“Is there room in the seminary for more girls?”

“I’m sure they’ll manage to handle it. They can always rent another apartment.” Helen paused. “Why, do you know of someone interested in coming here?”

“No…I was just asking…” Menuchi said, and then suddenly stopped. Diana, fromBelgium! She had completely forgotten about her! She hadn’t even told Shragi about her; the last exchange of letters had been before their wedding, and since then it had been quiet. Perhaps Diana would want to come toIsraeland study?

“Did you just remember that you do know someone suitable?” Helen laughed, brushing the crumbs off her hands.

“No, it was only a passing thought. The girl I know isn’t frum at all. She did express an interest in Yiddishkeit, but if she wants to study seriously, she has to go somewhere else, where they start from scratch.” In any case, she would write to Diana. True, it wasn’t really her turn to write, but nothing would happen if she’d write and just ask how Diana was doing.


The passenger lounge at theLondonairport terminal was very well heated. Diana removed her gloves and stuck them into her coat pocket. “Thanks a million, Joyce, for the hospitality and everything else.”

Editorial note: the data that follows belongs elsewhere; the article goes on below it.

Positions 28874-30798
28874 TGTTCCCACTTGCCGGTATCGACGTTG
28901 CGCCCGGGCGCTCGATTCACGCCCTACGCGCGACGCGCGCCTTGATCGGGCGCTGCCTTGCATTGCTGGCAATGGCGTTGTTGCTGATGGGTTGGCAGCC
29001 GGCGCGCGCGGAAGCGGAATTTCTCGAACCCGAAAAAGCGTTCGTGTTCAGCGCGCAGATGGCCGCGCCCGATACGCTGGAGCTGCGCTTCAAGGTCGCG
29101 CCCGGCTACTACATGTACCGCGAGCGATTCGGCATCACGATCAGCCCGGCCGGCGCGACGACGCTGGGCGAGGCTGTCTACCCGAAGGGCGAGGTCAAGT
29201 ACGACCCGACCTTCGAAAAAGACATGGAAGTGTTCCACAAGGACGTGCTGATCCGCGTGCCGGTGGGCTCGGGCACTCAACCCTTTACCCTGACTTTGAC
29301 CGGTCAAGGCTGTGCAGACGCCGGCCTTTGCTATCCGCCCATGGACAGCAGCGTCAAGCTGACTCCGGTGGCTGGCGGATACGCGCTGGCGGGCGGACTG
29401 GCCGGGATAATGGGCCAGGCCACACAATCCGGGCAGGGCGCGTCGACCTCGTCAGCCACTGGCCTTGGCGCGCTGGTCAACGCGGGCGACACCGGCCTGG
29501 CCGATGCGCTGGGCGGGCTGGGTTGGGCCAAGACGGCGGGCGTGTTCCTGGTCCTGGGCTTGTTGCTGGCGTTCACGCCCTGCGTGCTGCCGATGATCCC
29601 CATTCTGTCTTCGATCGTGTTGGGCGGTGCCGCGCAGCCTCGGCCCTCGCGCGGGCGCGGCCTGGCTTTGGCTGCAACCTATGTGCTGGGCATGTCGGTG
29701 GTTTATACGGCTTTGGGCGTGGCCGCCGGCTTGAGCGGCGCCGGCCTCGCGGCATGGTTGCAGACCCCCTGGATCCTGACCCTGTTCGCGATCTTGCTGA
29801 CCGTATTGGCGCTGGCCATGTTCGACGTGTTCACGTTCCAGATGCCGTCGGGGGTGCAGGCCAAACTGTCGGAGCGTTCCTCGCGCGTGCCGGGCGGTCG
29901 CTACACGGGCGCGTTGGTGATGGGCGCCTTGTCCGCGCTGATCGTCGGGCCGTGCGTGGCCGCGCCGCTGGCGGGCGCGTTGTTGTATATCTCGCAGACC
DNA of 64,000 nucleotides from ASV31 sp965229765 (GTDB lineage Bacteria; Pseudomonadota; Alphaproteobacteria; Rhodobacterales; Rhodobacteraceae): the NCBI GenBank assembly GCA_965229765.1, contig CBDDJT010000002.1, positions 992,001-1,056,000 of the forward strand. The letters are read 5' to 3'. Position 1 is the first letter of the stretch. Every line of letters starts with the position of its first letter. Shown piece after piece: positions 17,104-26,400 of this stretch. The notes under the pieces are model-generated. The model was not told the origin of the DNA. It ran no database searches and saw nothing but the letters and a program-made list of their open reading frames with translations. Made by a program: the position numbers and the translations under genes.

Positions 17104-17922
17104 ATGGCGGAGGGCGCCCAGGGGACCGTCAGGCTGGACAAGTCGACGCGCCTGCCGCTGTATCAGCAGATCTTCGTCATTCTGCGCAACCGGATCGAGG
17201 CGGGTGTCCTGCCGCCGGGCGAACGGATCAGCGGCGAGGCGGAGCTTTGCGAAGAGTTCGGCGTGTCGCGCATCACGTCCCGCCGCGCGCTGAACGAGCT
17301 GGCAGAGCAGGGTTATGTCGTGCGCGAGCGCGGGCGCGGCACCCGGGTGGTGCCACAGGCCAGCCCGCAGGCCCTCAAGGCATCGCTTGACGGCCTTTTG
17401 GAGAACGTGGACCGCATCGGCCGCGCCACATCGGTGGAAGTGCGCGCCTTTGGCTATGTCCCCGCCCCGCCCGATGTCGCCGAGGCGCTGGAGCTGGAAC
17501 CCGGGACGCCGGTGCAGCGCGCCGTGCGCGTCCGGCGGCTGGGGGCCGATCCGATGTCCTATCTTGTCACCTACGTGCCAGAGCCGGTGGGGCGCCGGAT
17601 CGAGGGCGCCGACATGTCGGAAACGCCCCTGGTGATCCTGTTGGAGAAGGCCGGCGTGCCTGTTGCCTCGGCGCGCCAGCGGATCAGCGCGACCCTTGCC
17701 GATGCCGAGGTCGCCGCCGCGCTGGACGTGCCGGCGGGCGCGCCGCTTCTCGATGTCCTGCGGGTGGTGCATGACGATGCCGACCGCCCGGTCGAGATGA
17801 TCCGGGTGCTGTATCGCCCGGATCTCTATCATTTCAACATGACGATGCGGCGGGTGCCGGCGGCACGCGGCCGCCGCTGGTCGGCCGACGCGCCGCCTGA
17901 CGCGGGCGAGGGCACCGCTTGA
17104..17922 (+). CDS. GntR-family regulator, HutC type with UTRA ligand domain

“Do you have your passport? Ticket?”

“Yes, everything’s here in my bag. And…Joyce?”

“Yes, dearie?”

“Let me tell my mother about these changes.”

“Will you send her a letter?”

“I haven’t decided yet. That might be the easier way, instead of a phone call, but Mother could be offended and I’m not interested in that happening. She’ll be upset enough as it is.”

Joyce chuckled. “As far as me spilling the beans, you can rest assured. I don’t see any reason for me to have to speak to your mother in the near future.”

Diana shifted her canvas knapsack to the other shoulder and picked up her handbag. “Thanks, Auntie. Take care and feel good!”

“When you finish finding yourself over there, you’re invited to come back to me, Dee,” Joyce smiled, her voice becoming a bit subdued. “In any case, take care of yourself and watch your possessions. Don’t space out, or someone might steal them.”